“So the obvious option for Iran would be to build another secret underground enrichment facility, and our intelligence services, working in very close cooperation with our allies, for the past several years have been looking for such a facility,” said the senior administration official. “And not surprisingly, we found one. So we have known for some time now that Iran was building a second underground enrichment facility. And as the president mentioned this morning, it's located [at Fordo] near the city of Qom, a very heavily protected, very heavily disguised facility.”
“Our information is that the facility is designed to hold about 3,000 centrifuge machines,” said this senior administration official. “Now, that's not a large enough number to make any sense from a commercial standpoint. It cannot produce a significant quantity of low-enriched uranium. But if you want to use the facility in order to produce a small amount of weapons-grade uranium, enough for a bomb or two a year, it's the right size. And our information is that the Iranians began this facility with the intent that it be secret, and therefore giving them an option of producing weapons-grade uranium without the international community knowing about it.”
Another problematic Iranian nuclear project is a heavy-water reactor it is building at Arak.
“Iran is constructing a heavy water-moderated reactor at Arak, which, according to Tehran, is intended to produce radioisotopes for medical use,” said the CRS report published last month.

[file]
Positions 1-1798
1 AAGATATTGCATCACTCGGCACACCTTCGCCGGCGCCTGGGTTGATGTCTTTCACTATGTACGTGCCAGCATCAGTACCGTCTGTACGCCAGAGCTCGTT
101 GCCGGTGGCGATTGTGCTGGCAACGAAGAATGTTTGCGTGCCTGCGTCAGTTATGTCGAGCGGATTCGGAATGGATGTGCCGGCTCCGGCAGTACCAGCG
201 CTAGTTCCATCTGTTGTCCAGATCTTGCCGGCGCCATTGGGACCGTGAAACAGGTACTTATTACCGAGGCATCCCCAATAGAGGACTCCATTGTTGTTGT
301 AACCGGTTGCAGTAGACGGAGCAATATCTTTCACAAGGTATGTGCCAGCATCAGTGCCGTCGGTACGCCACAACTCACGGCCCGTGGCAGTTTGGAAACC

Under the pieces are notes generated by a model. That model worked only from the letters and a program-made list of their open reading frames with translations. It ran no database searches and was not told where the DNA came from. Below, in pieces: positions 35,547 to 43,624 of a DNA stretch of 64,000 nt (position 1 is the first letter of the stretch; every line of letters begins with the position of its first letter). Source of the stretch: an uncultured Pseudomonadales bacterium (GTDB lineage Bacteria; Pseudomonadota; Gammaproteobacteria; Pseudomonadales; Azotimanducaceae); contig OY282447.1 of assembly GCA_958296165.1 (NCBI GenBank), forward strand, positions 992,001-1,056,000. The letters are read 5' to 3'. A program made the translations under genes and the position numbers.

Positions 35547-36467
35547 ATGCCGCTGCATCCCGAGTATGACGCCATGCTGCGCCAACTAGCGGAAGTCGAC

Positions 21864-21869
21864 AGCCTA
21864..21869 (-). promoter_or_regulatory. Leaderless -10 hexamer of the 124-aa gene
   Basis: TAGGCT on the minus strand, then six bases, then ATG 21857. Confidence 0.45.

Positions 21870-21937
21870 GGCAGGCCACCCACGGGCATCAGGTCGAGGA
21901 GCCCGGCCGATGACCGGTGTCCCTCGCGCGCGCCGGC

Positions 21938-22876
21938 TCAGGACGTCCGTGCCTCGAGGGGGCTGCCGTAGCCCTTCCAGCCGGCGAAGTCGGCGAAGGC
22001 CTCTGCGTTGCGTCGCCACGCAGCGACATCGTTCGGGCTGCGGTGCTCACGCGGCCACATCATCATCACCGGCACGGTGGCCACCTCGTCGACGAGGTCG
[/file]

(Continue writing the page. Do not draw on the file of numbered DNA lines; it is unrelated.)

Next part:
“The Arak reactor is a proliferation concern because heavy water reactors produce spent fuel containing plutonium better suited for nuclear weapons than plutonium produced by light water moderated reactors,” said the CRS report.
In his speech last month to his Air Force commanders, Ayatollah Khamenei first stressed that he supported a nuclear deal that is “workable.” He then went on to praise Iran’s achievement in enriching uranium to the 20 percent level and hailed the construction of the Arak reactor and the Fordo uranium enrichment facilty.
“I want to say that first of all, I consent to an agreement that is workable,” said the ayatollah, according to the translation of his speech posted on his official website. “Of course, I do not mean a bad agreement. The Americans constantly repeat, 'We believe that making no agreement is better than making a bad one.' We too have the same opinion. We too believe that making no agreement is better than making an agreement that is to the disadvantage of national interests, one that leads to the humiliation of the great and magnificent people of Iran.”